A new report from flexible office search platform Upsuite has found that the U.S. and Canada lost 6% of their coworking spaces this year.
Of the 4,000 locations that Upsuite tracked in North America, 226 closed in the last year with Kansas City and Portland being hit the hardest.
While this may seem like a bad omen for what is to come of the coworking industry, Upsuite CEO Ben Wright says these numbers are still lower than other sectors hit hard by the pandemic, such as retail and hospitality.
“The operators see a light at the end of the tunnel,” said Wright. “They feel like if they can make it through this time, they’ll be really well-positioned post-pandemic.”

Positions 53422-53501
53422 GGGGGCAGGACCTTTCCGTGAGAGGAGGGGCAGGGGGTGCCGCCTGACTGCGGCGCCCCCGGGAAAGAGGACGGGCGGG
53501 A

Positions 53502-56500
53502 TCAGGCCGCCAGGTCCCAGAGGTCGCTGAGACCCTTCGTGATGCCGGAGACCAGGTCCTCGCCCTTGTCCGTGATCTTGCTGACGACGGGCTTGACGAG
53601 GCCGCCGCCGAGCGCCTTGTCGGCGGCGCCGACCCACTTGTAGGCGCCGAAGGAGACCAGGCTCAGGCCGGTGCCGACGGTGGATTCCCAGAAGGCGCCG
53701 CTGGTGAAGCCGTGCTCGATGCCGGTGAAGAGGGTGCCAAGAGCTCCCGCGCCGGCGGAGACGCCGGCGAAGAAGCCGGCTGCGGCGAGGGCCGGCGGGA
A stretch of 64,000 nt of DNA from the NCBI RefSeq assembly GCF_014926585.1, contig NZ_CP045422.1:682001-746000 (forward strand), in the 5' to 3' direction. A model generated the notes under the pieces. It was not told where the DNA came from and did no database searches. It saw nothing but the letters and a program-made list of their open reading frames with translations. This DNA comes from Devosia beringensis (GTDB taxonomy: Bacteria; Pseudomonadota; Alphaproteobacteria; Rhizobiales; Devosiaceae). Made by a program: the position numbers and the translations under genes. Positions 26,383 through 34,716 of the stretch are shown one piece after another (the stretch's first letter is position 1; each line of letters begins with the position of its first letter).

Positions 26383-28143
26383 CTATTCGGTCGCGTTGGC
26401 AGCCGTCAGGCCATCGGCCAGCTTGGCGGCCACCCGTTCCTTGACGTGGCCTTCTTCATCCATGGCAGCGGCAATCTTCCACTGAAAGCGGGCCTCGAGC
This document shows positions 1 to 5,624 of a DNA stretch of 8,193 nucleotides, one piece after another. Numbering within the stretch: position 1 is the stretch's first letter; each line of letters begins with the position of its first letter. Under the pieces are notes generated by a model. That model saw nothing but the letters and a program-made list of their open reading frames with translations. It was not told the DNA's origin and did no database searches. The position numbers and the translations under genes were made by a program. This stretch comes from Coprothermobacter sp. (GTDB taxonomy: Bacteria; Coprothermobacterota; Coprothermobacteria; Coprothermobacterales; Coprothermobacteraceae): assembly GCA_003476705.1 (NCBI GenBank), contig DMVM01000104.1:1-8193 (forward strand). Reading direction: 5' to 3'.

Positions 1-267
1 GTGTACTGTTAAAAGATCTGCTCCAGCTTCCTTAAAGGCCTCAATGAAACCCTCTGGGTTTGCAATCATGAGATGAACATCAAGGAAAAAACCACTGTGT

Urban areas experienced the bulk of closures, with operators that focused on suburban markets being much better off.
The slowdown of the industry actually began pre-pandemic around this time last year. Since then, operators have had massive layoffs, faced numerous lawsuits over unpaid rent and saw high vacancy rates.
However, a recent survey from Workthere finds that coworking providers are still optimistic about the future of the industry.
Even more, a report from Colliers anticipates that flexible workspaces could double or triple in the U.S. over the next five years as companies look for offices on a short-term basis.